Drones in Supply Chain: Are They Advantageous or Troublesome?

Anusree Bhattacharya | December 10, 2021

Suppy Chain Blog
Drones may be troublesome at some points in the supply chain. It can cause many hurdles and safety hazards. But what about the vast potential that drones carry to assist and even improve safety?

The topic of discussion in this blog revolves around drones in the supply chain. Are these advantageous or troublesome? The blog showcases both sides of the coin.

According to the global commercial drone market’s study, drones are expected to witness growth of 26%. It is going to reach a value of $10,738m by 2022. Aren’t these figures impressive?

While the pandemic has forced industries and businesses to increase touch-less mechanisms, the increasing demand for contactless deliveries has given drones a wide-ranging opportunity to be reliable. Did you know that over twenty thousand drones are registered for commercial use with the Federal Aviation Administration (FAA) today? Many of which are already being used in the supply chain process.

A study by MarketsandMarkets indicates the drone package delivery market might surge from $528 million in 2020 to $39 billion in 2030 at a rate of 53.8%. Similarly, Gartner estimates that drone delivery will reduce delivery costs by 70%.

These show a promising future for drone technology to hover industries and would significantly affect customers across the globe.

How Exactly are Drones Changing Supply Chain Processes?

Automation is becoming a comprehensive solution in the distribution industry. A report by the Brookings Institute mentions that over 70% of jobs may be automated. In that case, drone technology is the main focus today.

On the other hand, some view automation as a threat. But with the help of automation, drones would make manual jobs redundant and destroy industries like aviation, transportation, production, and others involved throughout the global supply chain. However, several defenders of automation note that drone technology rarely replaces manual work. Instead, it tends to free up workers from a challenging workforce, reduces workloads and increases efficiency. As a result of this, companies become more productive.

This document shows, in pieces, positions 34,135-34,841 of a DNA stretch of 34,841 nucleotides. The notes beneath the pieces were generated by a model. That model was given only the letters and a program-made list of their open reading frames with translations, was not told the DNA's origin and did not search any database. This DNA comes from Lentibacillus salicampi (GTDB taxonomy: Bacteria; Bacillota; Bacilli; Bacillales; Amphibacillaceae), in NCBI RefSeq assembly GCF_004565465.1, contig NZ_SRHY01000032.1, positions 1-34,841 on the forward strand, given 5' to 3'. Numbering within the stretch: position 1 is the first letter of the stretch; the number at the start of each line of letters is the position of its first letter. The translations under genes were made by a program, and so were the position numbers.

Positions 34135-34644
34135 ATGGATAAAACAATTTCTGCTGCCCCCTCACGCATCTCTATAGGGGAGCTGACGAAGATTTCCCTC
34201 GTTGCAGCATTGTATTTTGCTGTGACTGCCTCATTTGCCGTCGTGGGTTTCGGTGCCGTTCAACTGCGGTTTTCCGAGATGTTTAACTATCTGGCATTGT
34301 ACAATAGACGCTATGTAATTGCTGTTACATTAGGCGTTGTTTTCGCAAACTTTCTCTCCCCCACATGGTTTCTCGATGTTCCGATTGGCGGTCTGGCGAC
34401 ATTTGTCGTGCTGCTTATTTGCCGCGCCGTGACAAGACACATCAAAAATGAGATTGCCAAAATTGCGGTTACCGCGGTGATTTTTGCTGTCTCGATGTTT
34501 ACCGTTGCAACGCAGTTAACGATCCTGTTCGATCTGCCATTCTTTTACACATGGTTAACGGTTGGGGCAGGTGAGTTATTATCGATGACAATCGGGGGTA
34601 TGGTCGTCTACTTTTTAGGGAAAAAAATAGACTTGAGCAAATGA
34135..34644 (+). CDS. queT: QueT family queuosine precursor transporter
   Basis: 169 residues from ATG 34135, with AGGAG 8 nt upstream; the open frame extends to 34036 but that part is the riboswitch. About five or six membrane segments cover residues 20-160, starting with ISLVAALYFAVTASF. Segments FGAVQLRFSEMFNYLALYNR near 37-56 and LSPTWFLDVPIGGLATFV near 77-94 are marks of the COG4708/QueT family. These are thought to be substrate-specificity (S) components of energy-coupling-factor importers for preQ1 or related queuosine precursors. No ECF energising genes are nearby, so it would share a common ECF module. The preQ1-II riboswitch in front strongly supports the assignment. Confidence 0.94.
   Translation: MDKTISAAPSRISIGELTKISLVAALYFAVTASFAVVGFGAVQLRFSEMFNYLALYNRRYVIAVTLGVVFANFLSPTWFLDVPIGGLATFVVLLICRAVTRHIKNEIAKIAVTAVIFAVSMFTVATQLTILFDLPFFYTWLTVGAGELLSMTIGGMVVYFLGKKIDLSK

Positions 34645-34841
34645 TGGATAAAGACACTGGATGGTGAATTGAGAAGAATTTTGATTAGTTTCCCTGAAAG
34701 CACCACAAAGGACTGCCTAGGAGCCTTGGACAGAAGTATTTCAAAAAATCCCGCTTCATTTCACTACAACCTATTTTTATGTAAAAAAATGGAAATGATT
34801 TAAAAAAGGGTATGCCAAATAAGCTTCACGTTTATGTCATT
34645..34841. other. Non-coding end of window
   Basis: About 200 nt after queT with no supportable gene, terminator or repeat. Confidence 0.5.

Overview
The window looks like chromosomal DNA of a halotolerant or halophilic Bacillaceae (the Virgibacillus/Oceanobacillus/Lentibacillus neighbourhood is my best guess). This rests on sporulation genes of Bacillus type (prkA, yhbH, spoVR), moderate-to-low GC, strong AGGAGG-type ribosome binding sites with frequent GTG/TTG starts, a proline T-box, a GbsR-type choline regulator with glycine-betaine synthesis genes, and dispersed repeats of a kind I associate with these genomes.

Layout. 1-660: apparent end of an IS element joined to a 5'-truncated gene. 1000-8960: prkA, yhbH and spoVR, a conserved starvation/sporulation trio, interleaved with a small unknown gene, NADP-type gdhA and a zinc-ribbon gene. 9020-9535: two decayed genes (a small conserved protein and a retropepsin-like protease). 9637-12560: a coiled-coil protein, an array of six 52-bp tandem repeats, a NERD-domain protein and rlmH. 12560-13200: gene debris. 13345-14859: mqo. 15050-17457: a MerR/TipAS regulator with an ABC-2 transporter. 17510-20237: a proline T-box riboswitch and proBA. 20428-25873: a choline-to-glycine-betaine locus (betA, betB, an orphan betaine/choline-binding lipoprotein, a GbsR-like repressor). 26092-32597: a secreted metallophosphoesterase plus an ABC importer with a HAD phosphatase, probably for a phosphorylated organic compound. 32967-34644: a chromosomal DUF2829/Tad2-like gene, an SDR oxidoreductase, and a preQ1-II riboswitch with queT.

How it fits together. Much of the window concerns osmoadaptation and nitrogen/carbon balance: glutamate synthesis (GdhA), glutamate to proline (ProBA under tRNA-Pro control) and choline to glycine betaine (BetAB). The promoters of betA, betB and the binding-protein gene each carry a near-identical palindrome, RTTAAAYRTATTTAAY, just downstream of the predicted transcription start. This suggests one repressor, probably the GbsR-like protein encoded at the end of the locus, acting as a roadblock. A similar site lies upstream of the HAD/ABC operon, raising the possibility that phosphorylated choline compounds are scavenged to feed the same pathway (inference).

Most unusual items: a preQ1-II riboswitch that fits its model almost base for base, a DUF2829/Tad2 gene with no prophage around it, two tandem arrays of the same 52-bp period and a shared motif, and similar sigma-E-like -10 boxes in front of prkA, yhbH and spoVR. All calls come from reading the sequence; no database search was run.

In the realm of the supply chain process, drones offer the chance to completely change inventory management ways and shipping methods. And thus, companies can operate quicker and errorless management.

“As drones prove to be the next automation technology within the supply chain, businesses globally would do well. But to incur drone technology to their operations, they need to start investigating strategies to see if they would suitable their business model. My advice is to start looking for help from experts to understand the technological challenges, facts, and boundaries of using drones as part of your supply chain processes before going all-in too quickly.”

- Trish Young’s, UK Head of Business Consulting – Retail, Consumer Goods, Travel & Hospitality at Cognizant.

Let’s get into the advantages of drones that supply chain companies and industries are already reaping.

Advantages of Drones

Monitoring Supply Chain Delivery Courses
Drones in the supply chain assist in monitoring supply chain courses for barriers. Therefore, it could positively impact the entire delivery process via transport carriers . In addition, drones are used for monitoring road conditions and other hazards in the delivery process. In this way, a delivery operator can quickly select an alternative shipping process and make efforts to achieve a faster or on-time delivery.

Drones in Warehouses
Drones in warehouses can be used for inventory counting, improving safety before the supply process starts. Warehouses are full of products kept for supply or shipping to different locations via different modes of transport. In this case, using drones, the scanning of products and data will be faster by having barcodes. In addition, as drones are much safer, they eliminate the need for workers to scale up monitoring and thus save time. Here are some other ways drones can help warehouses in:
  • Providing better accuracy
  • Reducing human labor costs
  • Reducing workplace injuries
  • Streamline inventory tasks